Rudaw: Did Bayar have a criminal record? Had he ever created problems in the past?

Dr. Sarwar: As for big problems, I have not heard of any. He has had quarrels with his friends, but he has always made up with them afterwards.

Rudaw: How do you assess the conclusions of the investigation?

Dr. Sarwar: We have not seen the conclusion of any investigation. I believe Bayar's mother and I know better than anyone else what happened. I thought Jeremiah was just a teacher, but only recently I found out that he was converting others to Christianity. He was a missionary.

Rudaw: Have you asked Ministry of Education to review their policies?

Dr. Sarwar: That is not something I alone can ask the Ministry of Education, but most people have that same demand. The ministry has to provide social workers for schools. Schools are supposed to educate our kids but sadly, in Kurdistan, that is not the case. Education is ignored in our schools. There must be social workers and the social workers must investigate problems and solve them when they occur. Last year, Jeremiah took our kids to Piramagrun Mountain (northwest of Sulaimani) for a picnic. They were supposed to come back at 2:00 p.m., but he had the kids with him until midnight, and we had no news of them until that time. Jeremiah later said they had lost their way back and only Jesus could show them the way home!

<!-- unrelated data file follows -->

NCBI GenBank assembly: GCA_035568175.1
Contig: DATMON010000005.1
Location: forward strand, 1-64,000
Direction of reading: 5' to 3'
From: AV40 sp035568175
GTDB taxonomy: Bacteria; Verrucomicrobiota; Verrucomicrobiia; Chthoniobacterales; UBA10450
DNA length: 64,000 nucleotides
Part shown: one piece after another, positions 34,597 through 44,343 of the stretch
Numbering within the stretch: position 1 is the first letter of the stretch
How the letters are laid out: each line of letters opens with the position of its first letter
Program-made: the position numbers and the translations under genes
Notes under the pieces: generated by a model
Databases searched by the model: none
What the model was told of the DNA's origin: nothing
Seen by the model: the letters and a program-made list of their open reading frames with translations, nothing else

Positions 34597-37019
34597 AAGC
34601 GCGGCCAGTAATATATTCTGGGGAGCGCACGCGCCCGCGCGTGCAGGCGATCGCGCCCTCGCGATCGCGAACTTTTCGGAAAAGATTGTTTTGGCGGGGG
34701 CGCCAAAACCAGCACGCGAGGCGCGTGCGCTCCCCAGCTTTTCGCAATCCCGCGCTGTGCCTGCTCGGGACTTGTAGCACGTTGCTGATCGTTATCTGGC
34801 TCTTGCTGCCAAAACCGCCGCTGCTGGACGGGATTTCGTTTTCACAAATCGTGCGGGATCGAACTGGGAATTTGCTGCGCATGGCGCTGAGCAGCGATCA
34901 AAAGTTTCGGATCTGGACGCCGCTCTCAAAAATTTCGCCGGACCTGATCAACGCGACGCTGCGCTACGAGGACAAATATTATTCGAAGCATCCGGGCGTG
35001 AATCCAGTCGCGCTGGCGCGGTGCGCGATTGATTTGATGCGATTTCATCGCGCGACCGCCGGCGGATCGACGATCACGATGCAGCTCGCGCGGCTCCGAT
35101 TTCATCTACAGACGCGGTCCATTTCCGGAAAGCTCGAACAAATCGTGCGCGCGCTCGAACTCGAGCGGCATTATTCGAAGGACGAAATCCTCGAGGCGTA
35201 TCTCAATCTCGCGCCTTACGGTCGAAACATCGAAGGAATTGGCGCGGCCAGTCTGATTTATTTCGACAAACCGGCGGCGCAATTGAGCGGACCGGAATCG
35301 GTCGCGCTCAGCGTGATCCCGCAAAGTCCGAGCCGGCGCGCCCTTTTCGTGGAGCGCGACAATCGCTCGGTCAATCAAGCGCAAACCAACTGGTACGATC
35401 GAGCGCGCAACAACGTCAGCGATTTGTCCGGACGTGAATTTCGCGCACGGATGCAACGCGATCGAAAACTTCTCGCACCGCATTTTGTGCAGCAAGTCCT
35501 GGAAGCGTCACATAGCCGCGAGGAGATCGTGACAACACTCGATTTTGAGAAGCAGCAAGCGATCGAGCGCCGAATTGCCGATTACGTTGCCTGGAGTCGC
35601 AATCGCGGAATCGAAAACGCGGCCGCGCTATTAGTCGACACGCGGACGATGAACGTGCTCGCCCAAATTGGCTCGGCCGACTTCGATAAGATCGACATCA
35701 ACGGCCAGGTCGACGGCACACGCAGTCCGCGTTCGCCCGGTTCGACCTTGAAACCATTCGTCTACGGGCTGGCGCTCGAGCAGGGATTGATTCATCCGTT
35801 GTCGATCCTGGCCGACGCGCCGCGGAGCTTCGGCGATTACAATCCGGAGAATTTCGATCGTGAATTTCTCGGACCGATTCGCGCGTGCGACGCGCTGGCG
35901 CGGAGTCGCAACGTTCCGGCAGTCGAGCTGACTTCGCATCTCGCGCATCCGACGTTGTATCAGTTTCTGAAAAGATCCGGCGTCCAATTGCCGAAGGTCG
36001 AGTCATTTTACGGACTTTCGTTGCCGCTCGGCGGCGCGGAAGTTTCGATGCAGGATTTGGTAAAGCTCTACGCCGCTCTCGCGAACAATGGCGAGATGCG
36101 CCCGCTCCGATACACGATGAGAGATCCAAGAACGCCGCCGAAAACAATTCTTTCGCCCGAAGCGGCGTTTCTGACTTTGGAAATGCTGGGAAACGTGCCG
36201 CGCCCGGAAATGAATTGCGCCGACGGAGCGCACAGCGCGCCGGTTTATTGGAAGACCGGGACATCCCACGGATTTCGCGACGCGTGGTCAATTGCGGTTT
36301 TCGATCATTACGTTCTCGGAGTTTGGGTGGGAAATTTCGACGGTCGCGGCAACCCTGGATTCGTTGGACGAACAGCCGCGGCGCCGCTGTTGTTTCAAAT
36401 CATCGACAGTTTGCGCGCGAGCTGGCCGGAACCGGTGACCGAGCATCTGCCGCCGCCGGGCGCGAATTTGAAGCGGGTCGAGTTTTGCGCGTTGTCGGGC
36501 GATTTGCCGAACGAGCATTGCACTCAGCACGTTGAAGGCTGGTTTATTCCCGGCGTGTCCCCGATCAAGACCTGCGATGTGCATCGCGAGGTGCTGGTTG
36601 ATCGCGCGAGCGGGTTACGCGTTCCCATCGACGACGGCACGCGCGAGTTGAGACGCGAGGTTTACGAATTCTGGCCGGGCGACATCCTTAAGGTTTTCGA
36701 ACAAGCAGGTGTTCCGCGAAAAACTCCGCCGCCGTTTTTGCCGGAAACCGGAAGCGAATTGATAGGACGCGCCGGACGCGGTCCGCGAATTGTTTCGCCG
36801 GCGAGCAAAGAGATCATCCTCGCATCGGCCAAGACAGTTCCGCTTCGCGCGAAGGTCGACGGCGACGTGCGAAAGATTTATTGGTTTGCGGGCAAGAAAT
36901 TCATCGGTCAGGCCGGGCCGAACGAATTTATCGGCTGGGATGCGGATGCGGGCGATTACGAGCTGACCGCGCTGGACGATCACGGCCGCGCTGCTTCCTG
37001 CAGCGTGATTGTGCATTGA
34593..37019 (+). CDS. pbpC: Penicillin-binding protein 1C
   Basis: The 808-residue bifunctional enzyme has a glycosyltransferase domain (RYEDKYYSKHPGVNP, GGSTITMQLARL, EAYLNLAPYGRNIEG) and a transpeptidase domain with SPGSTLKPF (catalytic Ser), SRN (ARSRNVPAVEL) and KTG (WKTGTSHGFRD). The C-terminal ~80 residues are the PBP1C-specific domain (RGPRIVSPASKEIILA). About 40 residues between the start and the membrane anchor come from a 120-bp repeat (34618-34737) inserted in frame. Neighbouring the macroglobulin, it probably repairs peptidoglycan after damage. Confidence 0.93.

Now I doubt what happened that night was what Jeremiah told us. Jeremiah is now dead and I do not want to bring this subject up for discussion. But, again, I doubt what happened that night. He went to the mountain peak and shouted "only Jesus can show us the way home." I think he did that on purpose to leave an impact on the minds and psychology of the students.

Rudaw: Do you blame the school principal for what happened?

Dr. Sarwar: Yes, I do blame the school and our education system in general. The Ministry of Education should not be corrupted, even if other entities of the state are corrupt. If the principal of the school had not been aware of the issue, I would not blame him for what happened. But the principal knew about the problem.
Rudaw: You have seen Jeremiah. Did he ever visit your home?

Dr. Sarwar: No, he never visited us at home. I had seen him only once. I shook his hand and nothing more. But I was told Bayar and other students had gone to his house.

Rudaw: What is the latest update on the issue?

Dr. Sarwar:  Nothing really. We are finding more and more about how determined this teacher was in converting the students. That is something that was not necessary. We did not know about it.

Rudaw: What do you tell parents who send their kids to the same school?

Dr. Sarwar: Parents should not ignore their kids. More precisely, they should not ignore the religious aspect. Christians are our brothers, but the Christians I have known are very different from those who work at that school. The latter bring danger. They are more dangerous than al-Qaida. Therefore, I warn the parents, if the school system remains as it was, they should not send their kids to that school.

Rudaw: When the story broke, what came to your mind about the disputes between your son and his teacher?

Dr. Sarwar: At the time, I was shopping for my clinic. First, the story was that my son shot Jeremiah. I was not told he had committed suicide. But yes, when I heard the story, the dispute played in my mind like a video on a tape.

To read the original article on Rudaw click the link below: